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Fit to be Tried: Heart-rate monitors

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PUT your left hand on your chest under your shirt and you'll feel it throbbing – your heart, the body organ we most take for granted, but the one on which all else depends: if it stops, so do you.

When we exercise, our heart works harder, pumping more blood to help take the strain. The heart is a big muscle and like any muscle, exercise is good for it – but also like any muscle, you don't want to overstrain it.

Heart-rate monitors – HRMs for short – are a good way of checking how your heart is going. They're not essential, but they are a useful training tool.

You can wear the latest models on your wrist like a watch and, courtesy of modern GPS technology, they have morphed into devices that don't just tell you how much you're exercising, they also let you know where you are if you're in unfamiliar territory.

And while we don't actually need technological devices to tell us how hard we're working – your breathing rate will do that; or where we are – a local map would do – the new HRMs can be pretty handy, and even a bit addictive.

The new models offer a range of services to help you negotiate tough challenges, such as mountain climbing by acting like a kind of hi-tech sherpa.

We tested the newly launched Fenix from leading maker Garmin, its first GPS wrist-watch for "serious mountaineers and outdoor discoverers".

We found it a godsend during a tough 900-metre, misty ascent of the Maamturk mountains in Connemara, where we were grateful for its inbuilt ABC (altimeter, barometer, compass).

But think before you buy. With all these devices, the more money you fork out the more features you'll be treated to, but first it's worth checking on what you actually need your chosen gizmo for.

Most monitors use a chest strap to transmit heart-rate information continuously to a wrist-watch, with a display you can glance at to monitor your progress.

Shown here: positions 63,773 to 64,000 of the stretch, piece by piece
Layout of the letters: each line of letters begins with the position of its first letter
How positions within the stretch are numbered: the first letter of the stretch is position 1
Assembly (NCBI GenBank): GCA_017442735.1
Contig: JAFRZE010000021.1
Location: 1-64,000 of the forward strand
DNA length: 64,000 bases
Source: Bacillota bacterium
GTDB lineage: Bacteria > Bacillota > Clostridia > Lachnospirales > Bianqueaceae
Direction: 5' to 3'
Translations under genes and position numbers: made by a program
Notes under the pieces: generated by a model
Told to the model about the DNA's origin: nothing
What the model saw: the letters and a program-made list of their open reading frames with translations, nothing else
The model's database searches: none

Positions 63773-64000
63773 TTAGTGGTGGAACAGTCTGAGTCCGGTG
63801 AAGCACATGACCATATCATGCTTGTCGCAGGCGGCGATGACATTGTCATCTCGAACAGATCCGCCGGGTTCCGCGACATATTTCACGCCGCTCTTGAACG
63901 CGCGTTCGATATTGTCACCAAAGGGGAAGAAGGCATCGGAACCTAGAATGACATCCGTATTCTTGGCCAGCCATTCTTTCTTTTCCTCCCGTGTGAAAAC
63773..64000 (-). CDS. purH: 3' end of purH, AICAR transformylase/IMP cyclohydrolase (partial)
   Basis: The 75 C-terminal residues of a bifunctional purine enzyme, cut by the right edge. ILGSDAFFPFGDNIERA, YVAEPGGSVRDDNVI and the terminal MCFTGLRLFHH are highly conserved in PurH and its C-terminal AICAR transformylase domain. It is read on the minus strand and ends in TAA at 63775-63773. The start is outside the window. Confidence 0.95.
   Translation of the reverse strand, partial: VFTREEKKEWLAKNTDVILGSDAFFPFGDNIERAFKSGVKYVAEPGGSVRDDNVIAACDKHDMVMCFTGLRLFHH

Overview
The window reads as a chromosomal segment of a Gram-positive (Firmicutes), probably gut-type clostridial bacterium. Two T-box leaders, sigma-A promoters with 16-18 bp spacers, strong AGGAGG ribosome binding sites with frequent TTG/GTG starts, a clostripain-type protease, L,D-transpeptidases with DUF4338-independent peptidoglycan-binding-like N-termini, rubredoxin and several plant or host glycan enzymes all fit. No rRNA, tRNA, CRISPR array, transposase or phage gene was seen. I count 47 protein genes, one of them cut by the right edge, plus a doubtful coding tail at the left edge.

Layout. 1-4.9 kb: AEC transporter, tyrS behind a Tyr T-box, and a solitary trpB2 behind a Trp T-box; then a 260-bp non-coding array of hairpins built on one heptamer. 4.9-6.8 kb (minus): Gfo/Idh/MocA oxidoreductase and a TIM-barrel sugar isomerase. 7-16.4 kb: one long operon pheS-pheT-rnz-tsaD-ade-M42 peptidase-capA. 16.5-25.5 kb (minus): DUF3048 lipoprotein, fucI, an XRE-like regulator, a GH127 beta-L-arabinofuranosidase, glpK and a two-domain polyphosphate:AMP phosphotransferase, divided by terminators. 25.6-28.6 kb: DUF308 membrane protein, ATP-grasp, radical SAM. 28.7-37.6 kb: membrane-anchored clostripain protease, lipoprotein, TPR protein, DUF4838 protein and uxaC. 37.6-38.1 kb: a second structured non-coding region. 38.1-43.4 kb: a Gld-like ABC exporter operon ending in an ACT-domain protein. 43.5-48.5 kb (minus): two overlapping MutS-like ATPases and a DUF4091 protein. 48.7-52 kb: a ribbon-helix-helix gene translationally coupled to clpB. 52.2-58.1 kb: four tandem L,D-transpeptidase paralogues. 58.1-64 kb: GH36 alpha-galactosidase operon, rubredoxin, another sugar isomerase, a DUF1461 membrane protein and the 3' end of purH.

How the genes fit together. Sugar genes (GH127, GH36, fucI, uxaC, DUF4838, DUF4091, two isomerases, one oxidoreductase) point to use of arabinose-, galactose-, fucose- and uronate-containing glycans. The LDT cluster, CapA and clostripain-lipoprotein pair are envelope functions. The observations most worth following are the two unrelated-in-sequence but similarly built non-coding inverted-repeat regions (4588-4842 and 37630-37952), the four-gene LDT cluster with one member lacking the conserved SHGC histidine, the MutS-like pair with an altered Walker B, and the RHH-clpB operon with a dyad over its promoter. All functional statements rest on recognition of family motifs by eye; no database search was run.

Strapless monitors with finger sensors are also available – these give accurate, but not constant, readings.

Heart-rate monitors are great for gym work and running but are not necessarily suited to all exercises.

For example, during rowing the strap may come off, or for swimming make sure they're waterproof.

And for those of us who – ahem – tend to keep a little too much within our comfort zone (so what's wrong with being comfortable during exercise?) having a monitor means you can't cheat and convince yourself or your fitness buddies you're really pushing yourself to the limit.

You can't fool technology, so your pesky HRM may publicly out you as having a heartbeat barely moving past sleep levels.

So why bother? Because knowing how fast your heart is beating allows you to structure your training, building up and down gradually and keeping an eye on your overall fitness.

But first you need to work out your maximum healthy heart rate by subtracting your age from a set number – 226 for women, 220 for men. So if you're a 26-year-old woman, your maximum heart rate is about 200 beats per minute.

Then you can use your heart monitor to decide what kind of exercise is best for you.

If you want to lose weight and burn fat, aim for longer periods at 60-70pc of capacity.

But it's better if you can work between 70-80pc of your maximum, as this builds aerobic stamina.

Continuously work higher than that (80-90pc) and you could be ready for the next Olympics.

Mountain guides from across Europe helped with the design of the Fenix, and it's also good for running as it helps you map terrain and find your position and altitude.

You can then plan routes, monitor your progress and compare notes with others in the growing online workout community.

Do we need all this technology? Not necessarily, but it's a useful addition to your workout kit that lets you know how you're doing – and checks on the most important muscle you've got.

The verdict

WE TRIED: Heart-rate monitors

DID IT WORK? Kept us on training target, and stopped us from getting lost

PLUSES: Combination of a personal trainer and a GPS

MINUSES: No longer being able to fake it!

COST: The Garmin Fenix is one of the best,  and it’s at about €430.

Basic heart monitors cost between €40 and €120.

CONTACT: JDM stores nationally and Great Outdoors, Chatham Street, Dublin

Health & Living